Soak and Drown / The World is Strange!
I don't give a shit what you kids call 'em; to me, "7-inches" are still "45's"! And the only way to truly experience a 45 is on an authentic GE Wildcat portable stereo from 1975. However! Some songs sound naturally better on the GE Wildcat and are, therefore, superior. Like... Nazareth's "Hair of the Dog." But, if you're looking for music from this century, I can heartily recommend the new Urban Legends 45, with the songs "Soak and Drown" and "The World is Strange!" While definitely lo-fi, the Legends perfectly capture that Herman's Hermits snap-pop groove, without the dumbass lyrics. Kathy Foster's precision snare-work is happily present, along with the jingle-jangle-ness of guitarists Hutch Harris and Brian Grant. Plus, both tunes are perfectly danceable and work great for jumping up and down on the bed, spinning and flapping your arms. Urban Legends and the GE Wildcat: They bring out the best in each other... and you! WM. STEVEN HUMPHREY
There's industrial music, and then there's industrial music--you know, the kind that is made of a bunch of weird bleeps and screeches and loud machine noises. It's the kind that just abandons melody altogether. I can't say I'm a real geek about this kind of industrial music, though I can definitely appreciate its sophistication, even if I can't like, get all emotional about lovers past while listening to it. That's why this 7-inch is perfect--two very short sides, good for the duration of making a grilled cheese, or maybe having a quick douche right before you have to go to dinner with your parents. The members of SR don't make any attempts at disguising the extremely synthesized sound of the music, which is a little distancing. The sound is echoing and cryptic, and unlike a lot of industrial, not really very angry. Just extremely geeky. KATIA DUNN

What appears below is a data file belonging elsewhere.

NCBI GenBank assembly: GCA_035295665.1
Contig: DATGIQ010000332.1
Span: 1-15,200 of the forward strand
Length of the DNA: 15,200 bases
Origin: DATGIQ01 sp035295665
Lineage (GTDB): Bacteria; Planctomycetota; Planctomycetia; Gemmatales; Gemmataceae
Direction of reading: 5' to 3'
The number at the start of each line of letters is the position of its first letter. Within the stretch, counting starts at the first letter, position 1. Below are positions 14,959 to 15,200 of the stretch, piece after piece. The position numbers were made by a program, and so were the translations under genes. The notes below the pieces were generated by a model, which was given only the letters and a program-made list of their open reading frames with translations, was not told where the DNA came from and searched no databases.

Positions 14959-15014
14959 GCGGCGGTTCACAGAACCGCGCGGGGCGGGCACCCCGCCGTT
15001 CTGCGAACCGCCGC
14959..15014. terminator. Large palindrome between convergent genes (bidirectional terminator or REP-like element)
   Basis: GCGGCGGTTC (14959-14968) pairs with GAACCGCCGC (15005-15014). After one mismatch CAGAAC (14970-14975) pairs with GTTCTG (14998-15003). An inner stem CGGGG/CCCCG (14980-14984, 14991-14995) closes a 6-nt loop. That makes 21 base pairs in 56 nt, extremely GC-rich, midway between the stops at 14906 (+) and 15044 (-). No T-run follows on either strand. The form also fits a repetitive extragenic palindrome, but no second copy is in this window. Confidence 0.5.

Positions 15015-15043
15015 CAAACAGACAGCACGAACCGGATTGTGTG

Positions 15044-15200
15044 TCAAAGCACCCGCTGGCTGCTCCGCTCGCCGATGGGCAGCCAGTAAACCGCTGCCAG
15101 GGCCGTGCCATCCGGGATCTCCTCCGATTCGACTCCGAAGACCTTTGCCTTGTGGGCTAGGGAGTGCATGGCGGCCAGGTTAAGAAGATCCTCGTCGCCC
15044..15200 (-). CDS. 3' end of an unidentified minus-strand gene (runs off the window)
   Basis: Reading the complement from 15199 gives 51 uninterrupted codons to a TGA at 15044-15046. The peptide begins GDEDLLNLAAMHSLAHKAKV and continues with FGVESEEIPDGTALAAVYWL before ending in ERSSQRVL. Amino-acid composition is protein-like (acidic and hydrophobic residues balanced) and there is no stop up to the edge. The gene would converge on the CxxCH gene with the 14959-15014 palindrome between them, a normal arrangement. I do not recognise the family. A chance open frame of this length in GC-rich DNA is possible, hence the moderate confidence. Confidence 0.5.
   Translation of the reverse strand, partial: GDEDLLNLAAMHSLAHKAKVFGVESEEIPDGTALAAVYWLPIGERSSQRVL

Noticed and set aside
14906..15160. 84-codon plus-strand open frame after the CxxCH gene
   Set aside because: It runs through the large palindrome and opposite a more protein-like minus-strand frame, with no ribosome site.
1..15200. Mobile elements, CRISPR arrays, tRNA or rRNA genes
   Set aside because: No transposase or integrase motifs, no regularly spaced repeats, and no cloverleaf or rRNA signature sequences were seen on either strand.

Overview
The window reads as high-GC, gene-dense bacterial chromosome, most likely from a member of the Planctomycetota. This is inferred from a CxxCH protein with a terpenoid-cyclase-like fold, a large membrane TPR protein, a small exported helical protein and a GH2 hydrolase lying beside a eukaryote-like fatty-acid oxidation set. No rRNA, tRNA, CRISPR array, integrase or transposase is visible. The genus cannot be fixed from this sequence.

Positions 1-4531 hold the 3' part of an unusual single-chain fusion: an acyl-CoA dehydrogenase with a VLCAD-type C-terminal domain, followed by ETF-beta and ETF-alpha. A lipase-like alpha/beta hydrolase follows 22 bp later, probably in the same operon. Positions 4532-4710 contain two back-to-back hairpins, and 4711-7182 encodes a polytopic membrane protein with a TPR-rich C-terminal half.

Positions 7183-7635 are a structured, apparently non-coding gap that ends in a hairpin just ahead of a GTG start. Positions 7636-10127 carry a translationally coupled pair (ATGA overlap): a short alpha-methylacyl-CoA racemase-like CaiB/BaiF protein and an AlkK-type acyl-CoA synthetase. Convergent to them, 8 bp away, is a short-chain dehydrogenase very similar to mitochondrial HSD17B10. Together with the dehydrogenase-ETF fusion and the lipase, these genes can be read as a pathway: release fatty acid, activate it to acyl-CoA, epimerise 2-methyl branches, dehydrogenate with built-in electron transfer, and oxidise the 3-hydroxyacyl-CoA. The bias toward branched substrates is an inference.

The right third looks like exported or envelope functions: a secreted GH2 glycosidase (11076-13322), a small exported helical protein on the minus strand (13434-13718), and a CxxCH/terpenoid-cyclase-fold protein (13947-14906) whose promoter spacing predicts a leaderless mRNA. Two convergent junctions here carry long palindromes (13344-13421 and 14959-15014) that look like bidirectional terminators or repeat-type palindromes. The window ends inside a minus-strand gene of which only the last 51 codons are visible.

JONNY X AND THE GROADIES
Illin' Technology 7"
Portland's Jonny X and the Groadies are some fun shit. They ride a couple different lines, between rock music and instru-metal, and sometimes go goth/industrial on our asses--which gives them a strikingly different sound. They have a vocalist, but he's really just a sqwaker--Jonny X's lyrics are so indecipherable, he might as well be reminding me to sign up for salsa dancing lessons. I suppose that means they're also tossing in a little hardcore influence to their rock/metal/industrial blend, which gives their sound a shrieky, yet not-too-heavy edge. Their guitar chords are dark and repetitive (is that punk I smell?) and their drummer is fast and, dare I say, inhuman. This seven-inch is a blend of all the harder stuff I love, without being a giant, headache-causing explosion. Another sign from the almighty that metal is returning. HA HA HA. KATIE SHIMER